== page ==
Year Released: 2015
Running Time: 14 minutes
Rating/Recommended Audience: 13+
Related Films/Series: N/A
For Fans Of: Looking for Nelao was a unique modern silent film, so I can’t think of too many films like this one.
-This film is streaming on YouTube.
-Looking for Nelao cost $2000 Namibian dollars to make. That may sound expensive for a short film, but at the time of writing this review, that’s the equivalent of $146 USD. You wouldn’t have known that by looking. That amount would make Jafar Panahi look like Stephen Spielberg.
-Director Oshoveli Steve Shipoh’s advice for filmmakers is: “People don’t care if your film is shot on an iPhone or a Red Epic, they just want to be entertained and captivated.” (credit to The Namibian).
-Speaking of Shipoh, he’s also directed Where There’s Smoke and Painted Scars.
Here’s another African nation that’s now being represented on Iridium Eye: Namibia! I’ve been keeping my eye on that country for reasons completely unrelated to this film, but I thought it would be great to check out what films have been coming out of this nation. When I began looking for short films, I thought I would check out this modern silent film hailing from Africa’s land of the brave (yes, I just referenced their national anthem).
Let’s see how this Namibian short film holds up.
Looking for Nelao is about a man named Edward. He’s had the roughest year because he survived in a car crash while three other people died. Edward was in a coma for eleven months and finally wakes up. Unfortunately, he suffers from amnesia, but one thing he does remember is being with his girlfriend Nelao. Edward doesn’t know where she is, so he asks every passerby is anyone has seen her while showing them her picture. Most people haven’t seen her which causes him sadness for the longest time even though he’s determined to find her no matter what.
I’ve covered some silent films, but not too many modern ones. This was a nice change of pace for me and it was certainly unique in the world of talkies (wow, I just sounded like I was from the 20s from that last sentence). Even though the plot is simple and straightforward, it certainly does tug at one’s heartstrings. You really want Edward to find Nelao and to reunite with her given all that he’s been through. The visual productions looked way better than the budget and I thought the monetary value was much greater than what I thought. The camera work was nice and the usage of cool colors really adds to the underlying morose nature and really adds to the atmosphere on so many levels. The writing did have some good points like a sudden plot twist that made sense with the story and an aspect of the car crash that makes Edward’s backstory more tragic in hindsight which I won’t spoil for you.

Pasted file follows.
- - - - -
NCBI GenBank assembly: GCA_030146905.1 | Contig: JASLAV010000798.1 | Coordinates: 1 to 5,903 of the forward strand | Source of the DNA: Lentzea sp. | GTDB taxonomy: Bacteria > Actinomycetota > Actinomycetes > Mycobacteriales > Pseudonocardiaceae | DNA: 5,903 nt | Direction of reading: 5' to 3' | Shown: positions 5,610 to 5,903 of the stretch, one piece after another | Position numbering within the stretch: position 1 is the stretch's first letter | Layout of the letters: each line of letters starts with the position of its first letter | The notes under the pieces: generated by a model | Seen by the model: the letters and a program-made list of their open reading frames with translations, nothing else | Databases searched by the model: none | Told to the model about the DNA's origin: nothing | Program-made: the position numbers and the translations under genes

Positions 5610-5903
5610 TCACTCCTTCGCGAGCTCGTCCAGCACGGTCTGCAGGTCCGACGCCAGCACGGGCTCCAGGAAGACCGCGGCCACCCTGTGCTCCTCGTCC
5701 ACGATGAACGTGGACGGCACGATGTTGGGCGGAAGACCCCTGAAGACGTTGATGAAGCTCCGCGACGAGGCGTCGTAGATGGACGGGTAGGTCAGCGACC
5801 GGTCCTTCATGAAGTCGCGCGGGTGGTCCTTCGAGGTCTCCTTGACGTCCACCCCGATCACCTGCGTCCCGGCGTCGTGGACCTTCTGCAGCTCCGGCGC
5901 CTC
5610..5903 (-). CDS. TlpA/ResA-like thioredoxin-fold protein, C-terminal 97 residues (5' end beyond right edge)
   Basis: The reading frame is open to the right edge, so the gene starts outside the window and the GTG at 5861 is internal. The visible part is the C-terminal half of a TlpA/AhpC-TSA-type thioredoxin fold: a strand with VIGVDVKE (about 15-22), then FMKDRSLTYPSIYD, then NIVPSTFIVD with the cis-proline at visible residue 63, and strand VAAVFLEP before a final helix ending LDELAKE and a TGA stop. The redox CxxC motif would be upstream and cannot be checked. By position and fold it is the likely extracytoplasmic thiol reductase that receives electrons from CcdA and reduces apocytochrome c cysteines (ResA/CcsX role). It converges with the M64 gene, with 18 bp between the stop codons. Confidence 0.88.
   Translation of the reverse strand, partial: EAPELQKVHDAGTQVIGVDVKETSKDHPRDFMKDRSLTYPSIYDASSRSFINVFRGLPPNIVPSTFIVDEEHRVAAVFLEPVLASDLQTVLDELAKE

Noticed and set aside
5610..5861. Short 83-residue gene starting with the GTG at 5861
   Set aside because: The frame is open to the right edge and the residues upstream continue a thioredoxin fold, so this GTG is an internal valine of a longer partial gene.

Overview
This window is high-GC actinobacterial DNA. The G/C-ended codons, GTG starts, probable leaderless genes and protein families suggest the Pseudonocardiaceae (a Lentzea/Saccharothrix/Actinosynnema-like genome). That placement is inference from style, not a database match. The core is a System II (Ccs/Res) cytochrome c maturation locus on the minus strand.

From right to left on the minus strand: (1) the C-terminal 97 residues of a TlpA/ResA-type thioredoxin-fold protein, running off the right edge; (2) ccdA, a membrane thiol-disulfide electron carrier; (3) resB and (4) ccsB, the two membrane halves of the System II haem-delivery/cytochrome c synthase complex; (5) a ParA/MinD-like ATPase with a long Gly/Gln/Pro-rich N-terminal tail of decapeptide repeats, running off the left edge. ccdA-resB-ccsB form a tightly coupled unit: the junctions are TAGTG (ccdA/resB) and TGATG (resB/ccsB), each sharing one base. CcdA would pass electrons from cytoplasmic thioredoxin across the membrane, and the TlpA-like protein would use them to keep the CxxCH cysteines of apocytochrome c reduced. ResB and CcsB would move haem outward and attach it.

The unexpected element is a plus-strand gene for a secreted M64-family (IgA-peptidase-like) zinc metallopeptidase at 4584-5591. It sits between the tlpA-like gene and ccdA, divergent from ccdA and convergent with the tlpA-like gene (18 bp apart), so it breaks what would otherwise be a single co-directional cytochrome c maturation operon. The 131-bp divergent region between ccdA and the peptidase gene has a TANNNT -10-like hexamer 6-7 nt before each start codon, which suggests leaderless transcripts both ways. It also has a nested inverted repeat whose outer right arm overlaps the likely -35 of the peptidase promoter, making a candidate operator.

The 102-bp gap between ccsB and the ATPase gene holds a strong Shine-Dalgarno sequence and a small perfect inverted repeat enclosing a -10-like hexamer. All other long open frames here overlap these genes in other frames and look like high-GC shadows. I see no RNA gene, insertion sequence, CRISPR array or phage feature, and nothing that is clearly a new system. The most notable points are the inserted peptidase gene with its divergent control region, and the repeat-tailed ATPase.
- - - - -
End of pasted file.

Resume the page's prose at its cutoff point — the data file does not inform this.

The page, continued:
This short film could’ve been looking for more things though. One thing that I noticed right away were some typos in the subtitles. In a silent movie that was so reliant on the typed up words, those elements got distracting at times. The plot does stretch the limits of reality from time to time even though the plot does bounce back. Some aspects of the plot twists got a bit unbelievable to me even though the ending was good. The message did get overt and the final message was cheesy. I wished it could’ve been less preachy in that aspect for Looking for Nelao. There’s a brief side character that I won’t spoil since it ties into the biggest plot twist was more of a caricature than a character that goes into stereotypical stuff straight out of a Lifetime movie. Also, I thought the soundtrack got repetitive with the ambient tunes used.
Looking for Nelao was a pleasant surprise to watch when I searched for African cinema. The modern silent film aspect was unorthodox, but very creative in it’s approach. The visuals were very well done and added some artistic elements and to the mood. The story is simple, but doesn’t insult people’s intelligence. I did have some issues with some elements of the plot twists and the preachy motifs of the film though. Looking for Nelao is worth your time regardless and I hope to see more of Oshoveli Steve Shippoh’s work.
Adjustable Point System:
Add 1 point if you like romantic stories.
Subtract 1-3 points if you don’t like amnesia as a plot point.
-Very good camera work and cinematography
-Nice feel good moments
-Plot twists get flawed in certain aspects
-Overt message can be corny
Final Score: 8/10 points
Content Warning: Looking for Nelao would be ideal for teens and up. There’s some swearing and sexual innuendo mostly from Edward’s sister in his backstory while a certain character is implied to be abusive (spoilers avoided).
All photos used under US “Fair Use” laws. Looking for Nelao is property of Oshoveli Steve Shipoh. The screenshot is from YouTube and is property of Oshoveli Steve Shipoh.